Over time, the industry has developed a long list of concerns in regards to implementing 3D packaging using TSVs. Mr. Nowak reviewed these concerns and the status of Qualcomm’s analysis of each. The concerns were broken in to the following topics: reliability testing, process concerns, design process for memory die on logic die, product concerns, and TSV technical challenges. In all of these areas, many subitems were proven to not be a challenge. Some of the subitems, especially reliability testing which often takes extended time to complete, are still underway. He highlighted a few areas that still remain problematic:
- Testability – test methods and needed infrastructure are still being developed. They do not yet have a solution for repair after assembly – i.e. how to correct for an assembly process defect or a defect in each die discovered after the stack is assembled.
- Yield & High Volume – Many yield issues, including process sensitivities, only become apparent once products are ramped to high volume. Yes, Xilinx has been shipping their Virtex part using 2.5D packaging for almost a year but their volume is still fairly low. Qualcomm measures volume in billions.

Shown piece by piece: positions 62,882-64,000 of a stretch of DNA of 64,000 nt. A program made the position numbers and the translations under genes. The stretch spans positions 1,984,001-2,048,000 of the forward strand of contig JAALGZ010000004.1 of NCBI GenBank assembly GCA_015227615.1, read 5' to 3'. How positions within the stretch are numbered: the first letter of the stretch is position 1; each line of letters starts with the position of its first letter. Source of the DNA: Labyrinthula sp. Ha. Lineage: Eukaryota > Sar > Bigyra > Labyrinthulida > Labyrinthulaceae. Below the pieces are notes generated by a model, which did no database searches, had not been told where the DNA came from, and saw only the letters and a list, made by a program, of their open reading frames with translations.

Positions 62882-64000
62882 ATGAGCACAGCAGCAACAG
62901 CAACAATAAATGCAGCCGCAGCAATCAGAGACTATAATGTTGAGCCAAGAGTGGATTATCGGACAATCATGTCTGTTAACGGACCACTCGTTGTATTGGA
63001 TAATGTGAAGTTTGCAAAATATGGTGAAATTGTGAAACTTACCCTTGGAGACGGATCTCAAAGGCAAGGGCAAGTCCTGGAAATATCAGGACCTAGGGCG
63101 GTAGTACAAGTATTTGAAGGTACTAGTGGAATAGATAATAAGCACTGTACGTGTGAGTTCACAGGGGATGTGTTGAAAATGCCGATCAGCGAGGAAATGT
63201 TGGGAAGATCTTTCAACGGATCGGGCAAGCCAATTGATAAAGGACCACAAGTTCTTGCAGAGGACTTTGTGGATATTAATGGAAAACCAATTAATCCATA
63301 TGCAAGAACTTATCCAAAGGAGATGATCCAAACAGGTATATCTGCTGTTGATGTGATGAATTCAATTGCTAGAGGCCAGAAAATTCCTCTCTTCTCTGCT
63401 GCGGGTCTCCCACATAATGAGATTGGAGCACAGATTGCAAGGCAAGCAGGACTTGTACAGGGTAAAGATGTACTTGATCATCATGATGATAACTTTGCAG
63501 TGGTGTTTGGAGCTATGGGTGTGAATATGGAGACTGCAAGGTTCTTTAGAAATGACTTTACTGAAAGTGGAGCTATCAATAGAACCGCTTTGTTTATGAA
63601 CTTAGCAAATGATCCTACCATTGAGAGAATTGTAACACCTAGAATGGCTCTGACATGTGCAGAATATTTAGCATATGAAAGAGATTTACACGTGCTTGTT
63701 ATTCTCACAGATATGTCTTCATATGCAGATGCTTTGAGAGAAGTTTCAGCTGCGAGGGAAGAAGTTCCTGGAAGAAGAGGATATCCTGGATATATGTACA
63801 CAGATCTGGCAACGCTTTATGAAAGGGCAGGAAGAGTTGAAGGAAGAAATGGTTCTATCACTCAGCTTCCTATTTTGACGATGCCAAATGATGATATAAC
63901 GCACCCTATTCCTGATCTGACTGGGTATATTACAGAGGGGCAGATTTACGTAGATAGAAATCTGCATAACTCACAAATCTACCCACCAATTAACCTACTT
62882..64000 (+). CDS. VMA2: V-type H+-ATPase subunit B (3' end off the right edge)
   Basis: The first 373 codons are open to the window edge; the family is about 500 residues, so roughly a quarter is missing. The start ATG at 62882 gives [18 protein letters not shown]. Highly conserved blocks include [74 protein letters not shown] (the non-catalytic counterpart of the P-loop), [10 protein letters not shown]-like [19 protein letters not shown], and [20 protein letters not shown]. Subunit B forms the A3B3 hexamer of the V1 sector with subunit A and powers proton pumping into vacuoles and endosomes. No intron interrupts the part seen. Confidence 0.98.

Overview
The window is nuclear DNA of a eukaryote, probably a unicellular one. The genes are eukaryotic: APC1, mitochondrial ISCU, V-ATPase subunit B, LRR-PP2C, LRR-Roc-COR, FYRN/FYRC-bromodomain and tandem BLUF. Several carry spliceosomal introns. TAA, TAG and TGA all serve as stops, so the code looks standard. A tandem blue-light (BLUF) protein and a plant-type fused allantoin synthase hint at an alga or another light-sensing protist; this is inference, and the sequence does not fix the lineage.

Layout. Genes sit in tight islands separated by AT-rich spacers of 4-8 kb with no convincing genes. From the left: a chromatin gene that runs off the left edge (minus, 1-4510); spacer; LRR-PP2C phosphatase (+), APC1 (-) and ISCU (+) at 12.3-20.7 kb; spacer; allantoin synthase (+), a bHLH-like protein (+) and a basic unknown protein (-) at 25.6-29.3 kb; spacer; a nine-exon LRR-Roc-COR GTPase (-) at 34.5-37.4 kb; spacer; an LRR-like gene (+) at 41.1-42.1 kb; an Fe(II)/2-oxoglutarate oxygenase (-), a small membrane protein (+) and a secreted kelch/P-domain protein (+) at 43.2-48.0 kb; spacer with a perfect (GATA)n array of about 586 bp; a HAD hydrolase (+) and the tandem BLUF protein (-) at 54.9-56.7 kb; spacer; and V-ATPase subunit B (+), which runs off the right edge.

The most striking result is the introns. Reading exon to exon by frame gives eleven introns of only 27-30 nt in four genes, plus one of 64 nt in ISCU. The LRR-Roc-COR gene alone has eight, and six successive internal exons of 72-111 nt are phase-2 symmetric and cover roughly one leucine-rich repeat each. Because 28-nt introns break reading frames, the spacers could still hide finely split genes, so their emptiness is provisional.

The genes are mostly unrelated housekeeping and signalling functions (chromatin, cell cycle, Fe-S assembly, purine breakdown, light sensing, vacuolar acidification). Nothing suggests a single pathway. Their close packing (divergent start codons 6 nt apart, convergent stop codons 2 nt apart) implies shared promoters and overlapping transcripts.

- Design Challenges – There are many new items to be considered when designing a 3D package that may impact product reliability. For example, it is undesirable to have the hot spots (areas that tend to heat up faster) on each die aligned in the stack. It is far better to distribute hot spots when designing each chip such that the adjacent die in the stack actually dissipate the extra heat. In addition, there may be similar localized mechanical stresses on each die that interact once stacked resulting in problems.
Mr. Nowak concluded by saying that the semiconductor “game” is changing; it is no longer about architecture and differentiation will come from packaging. It is really the system software and chipset architecture that drives the product. Over two-thirds of the engineers at Qualcomm are software engineers. And the 3D packaging of stacked chips provides a “new bag of tricks” for chipset architects. There is now momentum in the development of TSV technology and associated infrastructure to make 3D packaging real, however the biggest challenge currenty is the high prices from suppliers.
In terms of product development, we will initially see memory stacking (especially for higher value data center applications and to replace the package-on-package (POP) stacks of memory on microprocessors) followed by 2.5D interposer applications, then logic-on-logic applications, and finally 3D stacks side-by-side on interposers. These will present plenty of challenges in stacking silicon and opportunities to keep everyone busy.